We'll add them, but may be as preferences you enable to keep it simpler for new users. But my point is that what you are saying is "usability" is for your specific use pattern and the extra options make it less usable for less experienced forum users.
Why can't we have the old way, where different columns gave useful information and used the entire space on the page? This allows one to see more topics at one time.
For the same reason Google, for example, doesn't put their search results in table columns. It's horrible
usability. The columns just divided all the white space up making it require more overall and without anything to focus on. In addition some of the columns don't really exist in the same way (like the old "forum" column).
Now I do think that your criticism is rooted in some fundamental usability truth (even if it's not expressed once that way) . For example, not having the last post username makes it hard to tell if the last post is the one you just made or a new one. Or for example, the lack of "forum" for the topic, so "apple info" as a topic title doesn't have the distinction of, say, the computers or food forum.
In any case, we are looking at ways to provide the things like that that we are missing, but we put a lot of work into ui decisions (even if it doesn't look like it yet, it actually takes us longer to do the ui level than the backend due to how picky we are about it) and we simply aren't finished. Hell the logo of the site isn't even what the real logo will be, nor are the voting graphics and much else about design.
Things will get better, but might not meet every armchair designer's recommendations. I think they'll address the underlying reasons you find it harder to use but not the specific design recommendations that you made.
I could go on, but to sum it up: every time you have to scroll, it's bad.
So we saved horizontal scrolling. That should be a plus in your book. It's far worse a usability problem than vertical scrolling.
Small text and lack of prominence of the topic title were also fundamental usability no-nos. In any case, you're getting more information when we can make it, but you aren't looking at the big picture in usability like I would like t0, you are looking at your specific use pattern in your specific screen resolution.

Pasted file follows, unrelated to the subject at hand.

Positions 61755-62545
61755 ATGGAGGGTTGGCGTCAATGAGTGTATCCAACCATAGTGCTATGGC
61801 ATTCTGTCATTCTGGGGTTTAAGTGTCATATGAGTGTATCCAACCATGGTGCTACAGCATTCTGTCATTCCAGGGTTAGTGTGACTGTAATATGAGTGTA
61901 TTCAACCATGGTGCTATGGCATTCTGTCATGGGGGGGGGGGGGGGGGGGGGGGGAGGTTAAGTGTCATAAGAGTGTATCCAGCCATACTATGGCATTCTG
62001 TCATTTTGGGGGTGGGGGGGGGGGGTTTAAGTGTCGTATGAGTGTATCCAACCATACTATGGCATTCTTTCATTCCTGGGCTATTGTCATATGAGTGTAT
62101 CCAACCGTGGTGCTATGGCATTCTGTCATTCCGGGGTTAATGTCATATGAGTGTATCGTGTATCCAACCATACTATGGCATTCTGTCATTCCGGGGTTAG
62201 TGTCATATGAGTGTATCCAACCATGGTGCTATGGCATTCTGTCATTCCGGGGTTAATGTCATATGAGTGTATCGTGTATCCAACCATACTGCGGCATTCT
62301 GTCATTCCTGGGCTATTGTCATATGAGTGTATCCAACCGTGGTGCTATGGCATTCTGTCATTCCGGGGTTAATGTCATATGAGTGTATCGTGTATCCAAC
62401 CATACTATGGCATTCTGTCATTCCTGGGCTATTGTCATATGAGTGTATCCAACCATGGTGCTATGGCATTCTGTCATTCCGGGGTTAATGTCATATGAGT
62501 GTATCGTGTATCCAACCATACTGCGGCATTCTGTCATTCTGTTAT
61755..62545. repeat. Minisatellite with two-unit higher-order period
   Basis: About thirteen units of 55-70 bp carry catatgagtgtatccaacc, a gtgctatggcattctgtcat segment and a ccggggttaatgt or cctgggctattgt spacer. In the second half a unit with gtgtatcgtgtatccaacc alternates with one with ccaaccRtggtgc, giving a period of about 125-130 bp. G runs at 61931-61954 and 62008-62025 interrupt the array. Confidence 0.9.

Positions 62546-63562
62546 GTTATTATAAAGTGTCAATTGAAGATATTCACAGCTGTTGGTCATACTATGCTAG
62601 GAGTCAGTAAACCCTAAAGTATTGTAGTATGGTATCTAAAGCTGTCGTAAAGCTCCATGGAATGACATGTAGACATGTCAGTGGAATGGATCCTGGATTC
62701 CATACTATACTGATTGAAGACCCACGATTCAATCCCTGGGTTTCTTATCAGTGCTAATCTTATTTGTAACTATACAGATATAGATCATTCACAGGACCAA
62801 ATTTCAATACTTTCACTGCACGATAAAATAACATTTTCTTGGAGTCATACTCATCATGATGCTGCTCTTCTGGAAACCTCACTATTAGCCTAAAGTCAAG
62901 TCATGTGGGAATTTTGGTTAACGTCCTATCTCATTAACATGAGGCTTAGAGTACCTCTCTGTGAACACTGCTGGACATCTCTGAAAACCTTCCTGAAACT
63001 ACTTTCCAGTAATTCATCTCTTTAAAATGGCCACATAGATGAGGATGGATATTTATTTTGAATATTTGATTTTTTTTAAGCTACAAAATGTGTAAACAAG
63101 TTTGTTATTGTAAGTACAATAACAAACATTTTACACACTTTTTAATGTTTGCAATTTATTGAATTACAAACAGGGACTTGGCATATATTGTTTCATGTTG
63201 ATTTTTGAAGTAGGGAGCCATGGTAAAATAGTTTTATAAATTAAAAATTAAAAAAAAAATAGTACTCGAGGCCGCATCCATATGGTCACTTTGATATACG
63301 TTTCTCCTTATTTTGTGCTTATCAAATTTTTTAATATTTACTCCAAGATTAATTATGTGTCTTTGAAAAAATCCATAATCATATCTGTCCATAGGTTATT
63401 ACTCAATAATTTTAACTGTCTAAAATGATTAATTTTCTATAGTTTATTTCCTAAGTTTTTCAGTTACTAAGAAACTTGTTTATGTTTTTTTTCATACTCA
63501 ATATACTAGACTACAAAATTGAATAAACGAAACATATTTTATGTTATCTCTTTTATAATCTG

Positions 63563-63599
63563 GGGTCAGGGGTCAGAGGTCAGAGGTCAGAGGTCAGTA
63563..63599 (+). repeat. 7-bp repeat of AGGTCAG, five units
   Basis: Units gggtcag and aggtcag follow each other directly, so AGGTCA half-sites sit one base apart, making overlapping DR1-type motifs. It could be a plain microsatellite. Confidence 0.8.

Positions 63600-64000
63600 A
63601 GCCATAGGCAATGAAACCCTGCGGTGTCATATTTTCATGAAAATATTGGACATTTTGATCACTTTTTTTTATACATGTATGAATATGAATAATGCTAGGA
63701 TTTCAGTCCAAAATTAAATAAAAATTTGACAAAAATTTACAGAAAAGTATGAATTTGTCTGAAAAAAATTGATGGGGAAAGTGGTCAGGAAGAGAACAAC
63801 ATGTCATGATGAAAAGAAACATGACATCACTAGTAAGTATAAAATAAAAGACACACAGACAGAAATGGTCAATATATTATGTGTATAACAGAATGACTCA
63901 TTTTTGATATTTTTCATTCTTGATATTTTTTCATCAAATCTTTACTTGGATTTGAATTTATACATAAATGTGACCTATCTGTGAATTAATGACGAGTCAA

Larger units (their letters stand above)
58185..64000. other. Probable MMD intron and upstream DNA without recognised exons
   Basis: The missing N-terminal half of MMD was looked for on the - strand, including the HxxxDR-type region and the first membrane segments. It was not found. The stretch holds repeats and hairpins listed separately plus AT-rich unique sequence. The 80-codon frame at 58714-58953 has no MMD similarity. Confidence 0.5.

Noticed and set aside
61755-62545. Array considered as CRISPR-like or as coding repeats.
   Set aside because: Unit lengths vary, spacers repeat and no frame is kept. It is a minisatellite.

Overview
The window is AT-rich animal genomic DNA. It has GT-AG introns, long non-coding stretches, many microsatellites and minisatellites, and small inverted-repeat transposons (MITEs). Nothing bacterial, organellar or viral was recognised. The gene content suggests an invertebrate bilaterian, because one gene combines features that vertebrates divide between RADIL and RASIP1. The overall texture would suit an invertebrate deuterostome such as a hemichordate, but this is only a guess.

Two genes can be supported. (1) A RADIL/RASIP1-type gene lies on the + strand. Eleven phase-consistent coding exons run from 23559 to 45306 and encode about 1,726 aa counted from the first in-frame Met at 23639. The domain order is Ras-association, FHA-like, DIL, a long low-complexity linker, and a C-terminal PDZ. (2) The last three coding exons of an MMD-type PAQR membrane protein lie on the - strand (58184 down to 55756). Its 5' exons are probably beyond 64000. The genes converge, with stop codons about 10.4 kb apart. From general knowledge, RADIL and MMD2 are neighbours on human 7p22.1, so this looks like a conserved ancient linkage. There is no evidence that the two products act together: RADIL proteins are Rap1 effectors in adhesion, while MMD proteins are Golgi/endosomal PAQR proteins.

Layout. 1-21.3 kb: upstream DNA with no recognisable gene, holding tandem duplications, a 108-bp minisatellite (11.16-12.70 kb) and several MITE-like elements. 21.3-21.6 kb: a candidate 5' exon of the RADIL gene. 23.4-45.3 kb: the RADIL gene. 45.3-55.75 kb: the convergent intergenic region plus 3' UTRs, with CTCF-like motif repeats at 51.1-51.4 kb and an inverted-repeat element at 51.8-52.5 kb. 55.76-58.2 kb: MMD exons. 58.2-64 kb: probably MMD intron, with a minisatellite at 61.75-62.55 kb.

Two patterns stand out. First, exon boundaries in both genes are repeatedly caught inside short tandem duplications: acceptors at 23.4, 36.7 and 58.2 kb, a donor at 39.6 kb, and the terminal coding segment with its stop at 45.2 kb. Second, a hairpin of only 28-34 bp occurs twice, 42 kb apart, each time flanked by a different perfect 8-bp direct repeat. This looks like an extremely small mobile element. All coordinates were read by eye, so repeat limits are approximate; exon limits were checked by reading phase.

Every time I can't find a topic, because the new 'tagging' system really isn't as great as some seem to think, it's bad. It's difficult for me to see how anyone could have thought these were positive changes, to make things MORE difficult for users.
Maybe they are just imaginative enough to recognize the fundamental difference the tagging represents for Information Architecture and realize that the navigation and usability deficiencies of the tagging is a completely separate problem (hey, I'll be the first to admit the tag navigation is rough, it's the most unfinished live feature).
The tag navigation is: a) not finished and b) needs more user data to build some of the tools
It's a fundamentally different information architecture, and needs much more use to become very useful. That and we need to make it browseable, which right now it does very poor at.
But on a fundamental level it's not going to be as small and as simple as the old forums, because now instead of having a limited number of forums we have an unlimited number of tags. There is also a fundamental trade-off between the simplicity and diversity.
Understanding that some might value the diversity and scale more than the simplicity of pre-defined forums might help you understand those view, but I honestly think your biggest qualm is with the fact that the features are far from finished and admittedly hard to browse. But it may not be, and you may just be one of those guys who hates labels and likes folders. Despite the advantages of tags, there are plenty of people who like the information architecture of simple containers than the more fluid labels.
Now, are these things going to be fixed, or not?